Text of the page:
Dakar - Egypt will host the 2019 Africa Cup of Nations between June 15 and July 13, Confederation of African Football (CAF) president Ahmad Ahmad announced in Dakar on Tuesday.
The CAF executive committee preferred Egypt to South Africa as replacements for original hosts Cameroon, who were dropped due to delays in preparations and concerns over security.
"I am pleased to announce that Egypt will host CAN (Cup of Nations) 2019," Malagasy Ahmad told reporters.
"I want to thank the two countries - they came to the rescue of the CAF when we saw that the evolution of the work in Cameroon was not developed."
A CAF official told AFP that Egypt received 16 votes from the executive committee, South Africa one and there was one abstention.
Ahmad made the announcement just hours after CAF said it would not disclose the winner until Wednesday to allow the media to concentrate on the annual awards ceremony in Dakar later Tuesday.
It will be the fifth time Egypt stage the biennial showpiece of African football after 1959, when the country was called the United Arab Republic, 1974, 1986 and 2006.
Egypt only entered the running to host the Cup of Nations when fellow north African country Morocco announced they would not bid to do so.
Morocco were the hot media favourites to replace Cameroon as hosts and Egypt said they "did not want to compete against a fellow Arab nation".
Egypt boast many international-standard venues with the Cairo International Stadium (72 000) and Borg El Arab Stadium in Alexandria (87 000) boasting the largest capacities.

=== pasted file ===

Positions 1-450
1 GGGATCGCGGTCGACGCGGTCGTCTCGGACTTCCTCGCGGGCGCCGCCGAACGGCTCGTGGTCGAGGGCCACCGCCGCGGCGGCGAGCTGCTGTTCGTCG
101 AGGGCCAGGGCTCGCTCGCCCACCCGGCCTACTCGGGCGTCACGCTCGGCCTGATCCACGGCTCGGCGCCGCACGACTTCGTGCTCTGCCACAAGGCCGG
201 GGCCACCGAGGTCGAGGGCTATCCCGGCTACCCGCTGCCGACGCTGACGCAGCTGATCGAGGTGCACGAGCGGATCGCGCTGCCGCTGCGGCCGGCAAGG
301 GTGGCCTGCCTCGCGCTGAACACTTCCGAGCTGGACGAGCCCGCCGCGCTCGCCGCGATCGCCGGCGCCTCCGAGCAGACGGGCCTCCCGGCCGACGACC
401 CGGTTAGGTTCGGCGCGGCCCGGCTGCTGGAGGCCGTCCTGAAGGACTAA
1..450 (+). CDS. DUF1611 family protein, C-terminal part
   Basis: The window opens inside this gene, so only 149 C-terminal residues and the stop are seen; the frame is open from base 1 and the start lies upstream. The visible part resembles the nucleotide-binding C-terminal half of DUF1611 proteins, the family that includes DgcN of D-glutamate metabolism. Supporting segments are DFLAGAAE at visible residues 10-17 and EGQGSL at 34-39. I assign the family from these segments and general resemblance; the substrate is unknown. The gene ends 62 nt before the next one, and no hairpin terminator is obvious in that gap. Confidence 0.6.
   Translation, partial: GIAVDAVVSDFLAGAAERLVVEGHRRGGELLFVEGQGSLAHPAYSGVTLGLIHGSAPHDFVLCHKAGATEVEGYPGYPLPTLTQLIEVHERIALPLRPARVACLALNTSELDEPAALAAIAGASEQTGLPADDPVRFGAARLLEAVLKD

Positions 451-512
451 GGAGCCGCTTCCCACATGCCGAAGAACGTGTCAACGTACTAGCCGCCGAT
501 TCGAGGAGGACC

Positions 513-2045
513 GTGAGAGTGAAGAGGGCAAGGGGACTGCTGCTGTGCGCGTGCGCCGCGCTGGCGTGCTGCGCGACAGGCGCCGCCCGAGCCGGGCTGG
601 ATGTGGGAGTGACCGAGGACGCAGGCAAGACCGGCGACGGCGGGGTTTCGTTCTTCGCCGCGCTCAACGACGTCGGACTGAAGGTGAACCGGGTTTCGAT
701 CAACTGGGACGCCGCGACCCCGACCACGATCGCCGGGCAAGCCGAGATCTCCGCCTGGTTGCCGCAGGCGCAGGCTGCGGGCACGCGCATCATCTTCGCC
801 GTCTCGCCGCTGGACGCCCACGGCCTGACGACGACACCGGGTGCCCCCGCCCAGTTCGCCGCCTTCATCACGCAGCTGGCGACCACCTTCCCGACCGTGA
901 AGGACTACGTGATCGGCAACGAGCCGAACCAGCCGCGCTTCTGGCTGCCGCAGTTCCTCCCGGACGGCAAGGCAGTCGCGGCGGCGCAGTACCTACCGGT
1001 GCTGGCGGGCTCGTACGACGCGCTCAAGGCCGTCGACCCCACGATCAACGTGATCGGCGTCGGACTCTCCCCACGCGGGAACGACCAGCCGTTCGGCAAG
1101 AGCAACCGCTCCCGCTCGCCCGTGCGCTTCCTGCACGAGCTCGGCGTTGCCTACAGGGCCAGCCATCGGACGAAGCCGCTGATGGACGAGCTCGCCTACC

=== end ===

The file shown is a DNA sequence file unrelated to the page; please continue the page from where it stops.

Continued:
Ismailia, Port Said and Suez are other possible venues for tournament matches as the Cup of Nations returns to north Africa after a 13-year absence.
The choice of Egypt will immediately make them favourites to win a record-extending eighth Cup of Nations title this year.
They won three of the four previous tournaments they hosted, failing only in 1974 when they were beaten by Zaire (now the Democratic Republic of Congo) in the semi-finals.
The star of the current team, Liverpool attacker Mohamed Salah, is favourite to retain the African Player of the Year award in Dakar.
Security and weather will be two challenges facing Egypt in the first Cup of Nations to feature 24 teams, up from 16 in Gabon two years ago.
Egypt faces a constant terror threat in the volatile Middle East region and the weather during the tournament is expected to be hot and humid.
Djamel Belmadi, coach of 2019 qualifiers Algeria, said recently that he would prefer South Africa to host the tournament because of the cooler weather conditions there.
"It is almost impossible to play (in Egypt) given the heat and humidity," he told the Algerian media. "The weather conditions in South Africa are more pleasant."
Egyptian football official Karam Kordi responded: "It would be better if Belmadi said he was afraid of the enthusiastic Egyptian supporters."
Algeria, Egypt, Ghana, Guinea, Ivory Coast, Kenya, Madagascar, Mali, Mauritania, Morocco, Nigeria, Senegal, Tunisia and Uganda have qualified for the 2019 tournament.
The other 10 places will be filled after the final qualifiers between March 18 and 26.
South Africa sit in second spot in Group E of their 2019 AFCON qualifying campaign after a recent 1-1 draw against Nigeria in their penultimate match, that saw the Super Eagles secure qualification.
To book their place to Egypt, Baxter's men need to avoid defeat against war-torn Libya - who are two points behind in Group E - with the match set to take place on March 22, 2019 at a neutral venue.
Complete list of Africa Cup of Nations hosts after Egypt were awarded the 2019 edition following a Confederation of African Football executive committee meeting in Dakar on Tuesday:
5: Egypt (1959, 1974, 1986, 2006, 2019)
4: Ghana (1963, 1978, 2000, 2008)
3: Ethiopia (1962, 1968, 1976), Tunisia (1965, 1994, 2004)
2: Gabon (2012, 2017), Equatorial Guinea (2012, 2015), Nigeria (1980, 2000), South Africa (1996, 2013), Sudan (1957, 1970)
1: Algeria (1990), Angola (2010), Burkina Faso (1998), Cameroon (1972), Ivory Coast (1984), Libya (1982), Mali (2002), Morocco (1988), Senegal (1992)
Note: the 2000 (Ghana/Nigeria) and 2012 (Equatorial Guinea/Gabon) tournaments were co-hosted